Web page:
Building on the work of Tuning USA, last year Lumina developed a first draft of a degree qualifications profile that lays out the competencies a student is expected to demonstrate for a degree to be awarded. This is a definition of the learning that a degree represents, regardless of discipline or major. The profile also provides a mechanism for defining what quality means and plots clear routes to post-graduate education and careers. In Lumina’s words, a degree profile—if adhered to—can be assurance for students, employers and other higher education stakeholders that a degree has value. We have initiated a dialog with Lumina about the work they are doing on completion and student success, and we look forward to continued collaboration around identifying and developing ways to more clearly insert the voice of faculty into the development and implementation of their initiatives.
The Gates Foundation was also actively involved in promoting their completion agenda this year. As with other organizations, Gates’ completion agenda has a “big goal”—to dramatically increase the number of students who graduate from high school ready for college and career and who go on to complete a postsecondary degree or certificate. In October, Gates unveiled their new Completion by Design initiative, which will provide competitive grants to groups of community colleges to devise and implement new approaches to making the college experience more responsive to today’s student. What this will effectively do is provide one-time-only funds to develop a robust student support infrastructure that serves a small cohort of students for a limited period of time – surely a recipe for success, but will it be a sustainable and scalable model?
Lynne Dodson, president of AFT Seattle Community Colleges, told On Campus that the Completion by Design “money is great,” especially as the colleges need to “backfill” 15 percent cuts from last year and deal with worse ones expected for this year. “We all already know what student achievement takes: small class sizes; helping students jump barriers, such as addressing the need for child care; setting up small cohorts of students who move together; providing lots of counseling and financial assistance. That’s what works, but it’s expensive,” she says. “more expensive than just sitting 45 students in a classroom.” The overarching concern is that grants also make more work for faculty, who usually must implement them and track results, Dodson adds. So in signing onto the project, the local union’s executive board wrote to the SCC chancellor and vice chancellor “to make sure that we had faculty involved right from the get-go,” she says. The letter outlined how faculty want to be involved—from securing release time, to identifying through their faculty senates who will be on the design team, to being considered to run the project, to getting a commitment for sustaining the work when the grant ends.”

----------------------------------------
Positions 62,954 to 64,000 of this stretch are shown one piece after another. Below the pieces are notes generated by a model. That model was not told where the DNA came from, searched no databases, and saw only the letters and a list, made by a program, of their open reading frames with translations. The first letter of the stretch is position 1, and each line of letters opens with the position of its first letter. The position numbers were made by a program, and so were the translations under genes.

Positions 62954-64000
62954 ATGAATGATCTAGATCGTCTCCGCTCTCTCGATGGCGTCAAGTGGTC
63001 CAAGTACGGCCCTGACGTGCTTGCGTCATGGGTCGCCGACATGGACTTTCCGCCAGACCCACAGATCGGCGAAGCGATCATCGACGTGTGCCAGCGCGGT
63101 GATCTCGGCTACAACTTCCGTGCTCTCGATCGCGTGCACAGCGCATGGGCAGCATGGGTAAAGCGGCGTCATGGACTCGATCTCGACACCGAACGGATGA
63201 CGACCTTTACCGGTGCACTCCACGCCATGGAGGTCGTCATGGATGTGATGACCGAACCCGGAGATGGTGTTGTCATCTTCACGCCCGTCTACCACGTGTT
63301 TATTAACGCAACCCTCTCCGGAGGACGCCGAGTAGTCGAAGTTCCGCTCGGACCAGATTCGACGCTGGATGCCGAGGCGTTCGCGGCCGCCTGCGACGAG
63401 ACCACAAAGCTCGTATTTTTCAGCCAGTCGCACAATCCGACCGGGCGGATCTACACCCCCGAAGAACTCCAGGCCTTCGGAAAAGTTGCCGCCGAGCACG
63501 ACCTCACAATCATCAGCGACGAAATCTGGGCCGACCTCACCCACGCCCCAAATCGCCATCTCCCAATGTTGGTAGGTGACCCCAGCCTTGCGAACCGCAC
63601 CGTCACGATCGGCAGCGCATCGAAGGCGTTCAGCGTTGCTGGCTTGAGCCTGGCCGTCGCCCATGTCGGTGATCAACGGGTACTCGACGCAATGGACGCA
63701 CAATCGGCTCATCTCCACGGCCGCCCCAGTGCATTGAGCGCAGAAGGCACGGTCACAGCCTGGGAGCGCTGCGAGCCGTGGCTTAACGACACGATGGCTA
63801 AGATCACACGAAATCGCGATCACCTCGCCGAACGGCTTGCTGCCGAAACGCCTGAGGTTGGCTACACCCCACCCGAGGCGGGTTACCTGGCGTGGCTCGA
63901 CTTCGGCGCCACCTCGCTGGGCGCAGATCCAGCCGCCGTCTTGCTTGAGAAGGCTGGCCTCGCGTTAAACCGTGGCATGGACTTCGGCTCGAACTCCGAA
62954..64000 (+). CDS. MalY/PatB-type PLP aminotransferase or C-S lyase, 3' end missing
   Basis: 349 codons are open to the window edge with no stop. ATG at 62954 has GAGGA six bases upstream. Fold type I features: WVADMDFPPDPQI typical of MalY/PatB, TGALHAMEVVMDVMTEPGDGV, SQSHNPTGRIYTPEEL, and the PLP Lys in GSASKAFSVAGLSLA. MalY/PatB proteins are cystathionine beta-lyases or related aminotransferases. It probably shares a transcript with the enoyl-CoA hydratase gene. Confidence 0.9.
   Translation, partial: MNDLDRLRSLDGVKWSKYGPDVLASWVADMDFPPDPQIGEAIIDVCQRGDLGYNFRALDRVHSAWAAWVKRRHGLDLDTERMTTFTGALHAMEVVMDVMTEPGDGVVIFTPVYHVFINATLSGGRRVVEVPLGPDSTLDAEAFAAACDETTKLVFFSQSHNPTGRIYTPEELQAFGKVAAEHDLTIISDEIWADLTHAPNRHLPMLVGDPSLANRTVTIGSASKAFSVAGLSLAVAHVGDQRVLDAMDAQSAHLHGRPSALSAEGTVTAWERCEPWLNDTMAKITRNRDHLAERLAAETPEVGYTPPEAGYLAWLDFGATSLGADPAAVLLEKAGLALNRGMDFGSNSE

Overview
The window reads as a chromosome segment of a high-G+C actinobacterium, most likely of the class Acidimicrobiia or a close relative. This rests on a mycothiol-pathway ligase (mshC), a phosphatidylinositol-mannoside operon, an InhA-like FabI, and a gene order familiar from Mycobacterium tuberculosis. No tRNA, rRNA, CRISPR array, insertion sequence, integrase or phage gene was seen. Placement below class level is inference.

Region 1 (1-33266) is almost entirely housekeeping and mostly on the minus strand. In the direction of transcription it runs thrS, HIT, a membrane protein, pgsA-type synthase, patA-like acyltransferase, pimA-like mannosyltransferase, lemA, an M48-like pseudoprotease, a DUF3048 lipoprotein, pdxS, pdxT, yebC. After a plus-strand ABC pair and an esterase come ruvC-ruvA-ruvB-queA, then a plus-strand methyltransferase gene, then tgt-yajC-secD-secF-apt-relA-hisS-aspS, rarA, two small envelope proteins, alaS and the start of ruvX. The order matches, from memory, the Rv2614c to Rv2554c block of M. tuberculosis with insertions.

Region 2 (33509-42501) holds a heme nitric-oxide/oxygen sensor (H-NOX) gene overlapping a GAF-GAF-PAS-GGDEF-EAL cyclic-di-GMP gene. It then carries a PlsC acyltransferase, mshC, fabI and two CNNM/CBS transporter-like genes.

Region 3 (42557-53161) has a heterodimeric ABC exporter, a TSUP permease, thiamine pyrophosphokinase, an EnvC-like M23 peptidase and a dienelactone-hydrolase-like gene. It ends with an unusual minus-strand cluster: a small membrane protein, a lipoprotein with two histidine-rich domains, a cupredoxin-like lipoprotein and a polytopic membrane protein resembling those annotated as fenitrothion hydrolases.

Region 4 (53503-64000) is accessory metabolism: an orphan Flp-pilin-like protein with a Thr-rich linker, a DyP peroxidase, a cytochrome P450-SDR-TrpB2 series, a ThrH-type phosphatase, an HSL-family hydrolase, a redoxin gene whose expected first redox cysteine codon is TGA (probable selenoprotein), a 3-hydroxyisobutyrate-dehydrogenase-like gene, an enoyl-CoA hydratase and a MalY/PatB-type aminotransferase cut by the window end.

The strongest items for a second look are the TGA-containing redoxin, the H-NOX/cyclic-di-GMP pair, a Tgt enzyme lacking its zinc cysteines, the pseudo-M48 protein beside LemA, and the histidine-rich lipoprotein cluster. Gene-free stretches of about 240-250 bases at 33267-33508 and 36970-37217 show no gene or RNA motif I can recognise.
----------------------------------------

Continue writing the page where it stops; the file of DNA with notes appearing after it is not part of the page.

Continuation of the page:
Gates also funded, along with Lumina and others, the Complete College America project, announced in March and intended to focus on dramatically increasing the nation’s college completion rate through state policy change. The project aims to build “consensus for change among state leaders, higher education, and the national education policy community.” Stan Jones, who spent 30 years working on higher education issues as a legislator, gubernatorial adviser and commissioner of higher education in Indiana, heads the project. Their work will model their efforts in Tennessee,where Complete College America helped Gov. Phil Bredesen propel a measure through the state General Assembly that directs the state’s Board of Regents and Higher Education Commission to rewrite the higher education funding formula to emphasize credential completion over seat time, remove barriers to credit transfer among institutions, and create a community college system. As with other completion initiatives, we are troubled by the apparent lack of faculty inclusion in the development of this project.
The National Governors Association unveiled its own completion initiative, “Complete to Compete,” in July. The initiative included a set of common definitions and measures that they will commit their states to using to measure their performance both in showing educational progress and in achieving outcomes. The outcome metrics include degrees and certificates awarded, graduation rates, transfer rates, and time and credits to degree; the progress metrics include enrollment in remedial education, how students fare after they leave remedial education, success in first-year college courses, credit accumulation, retention rates, and course completion. The working group convened to develop the common college completion metrics includes policy experts, consultants, board members, researchers, chancellors and presidents, but only one rank-and-file faculty member.
Institutions’ Responses and Initiatives